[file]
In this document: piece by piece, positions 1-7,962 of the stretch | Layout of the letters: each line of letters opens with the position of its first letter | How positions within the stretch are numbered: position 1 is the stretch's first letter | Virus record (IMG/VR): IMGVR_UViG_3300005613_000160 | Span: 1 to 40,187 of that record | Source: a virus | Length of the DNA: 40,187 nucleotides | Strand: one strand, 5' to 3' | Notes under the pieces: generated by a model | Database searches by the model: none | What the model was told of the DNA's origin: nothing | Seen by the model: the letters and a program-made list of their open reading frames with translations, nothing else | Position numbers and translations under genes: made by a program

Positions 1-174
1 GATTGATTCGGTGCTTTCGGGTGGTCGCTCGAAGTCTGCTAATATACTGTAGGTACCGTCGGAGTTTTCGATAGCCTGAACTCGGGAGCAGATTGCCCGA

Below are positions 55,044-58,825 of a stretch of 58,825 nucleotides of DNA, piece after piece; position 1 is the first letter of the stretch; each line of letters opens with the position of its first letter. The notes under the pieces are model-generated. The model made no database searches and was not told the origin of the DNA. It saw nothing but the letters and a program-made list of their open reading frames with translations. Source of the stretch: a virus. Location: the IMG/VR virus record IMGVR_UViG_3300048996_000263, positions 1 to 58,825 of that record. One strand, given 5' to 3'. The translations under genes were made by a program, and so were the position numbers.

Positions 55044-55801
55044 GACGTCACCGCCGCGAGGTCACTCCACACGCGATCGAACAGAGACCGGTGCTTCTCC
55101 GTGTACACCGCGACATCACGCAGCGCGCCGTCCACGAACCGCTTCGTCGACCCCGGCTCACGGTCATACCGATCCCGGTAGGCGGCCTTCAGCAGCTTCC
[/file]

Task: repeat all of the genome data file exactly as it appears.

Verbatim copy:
In this document: piece by piece, positions 1-7,962 of the stretch | Layout of the letters: each line of letters opens with the position of its first letter | How positions within the stretch are numbered: position 1 is the stretch's first letter | Virus record (IMG/VR): IMGVR_UViG_3300005613_000160 | Span: 1 to 40,187 of that record | Source: a virus | Length of the DNA: 40,187 nucleotides | Strand: one strand, 5' to 3' | Notes under the pieces: generated by a model | Database searches by the model: none | What the model was told of the DNA's origin: nothing | Seen by the model: the letters and a program-made list of their open reading frames with translations, nothing else | Position numbers and translations under genes: made by a program

Positions 1-174
1 GATTGATTCGGTGCTTTCGGGTGGTCGCTCGAAGTCTGCTAATATACTGTAGGTACCGTCGGAGTTTTCGATAGCCTGAACTCGGGAGCAGATTGCCCGA

Below are positions 55,044-58,825 of a stretch of 58,825 nucleotides of DNA, piece after piece; position 1 is the first letter of the stretch; each line of letters opens with the position of its first letter. The notes under the pieces are model-generated. The model made no database searches and was not told the origin of the DNA. It saw nothing but the letters and a program-made list of their open reading frames with translations. Source of the stretch: a virus. Location: the IMG/VR virus record IMGVR_UViG_3300048996_000263, positions 1 to 58,825 of that record. One strand, given 5' to 3'. The translations under genes were made by a program, and so were the position numbers.

Positions 55044-55801
55044 GACGTCACCGCCGCGAGGTCACTCCACACGCGATCGAACAGAGACCGGTGCTTCTCC
55101 GTGTACACCGCGACATCACGCAGCGCGCCGTCCACGAACCGCTTCGTCGACCCCGGCTCACGGTCATACCGATCCCGGTAGGCGGCCTTCAGCAGCTTCC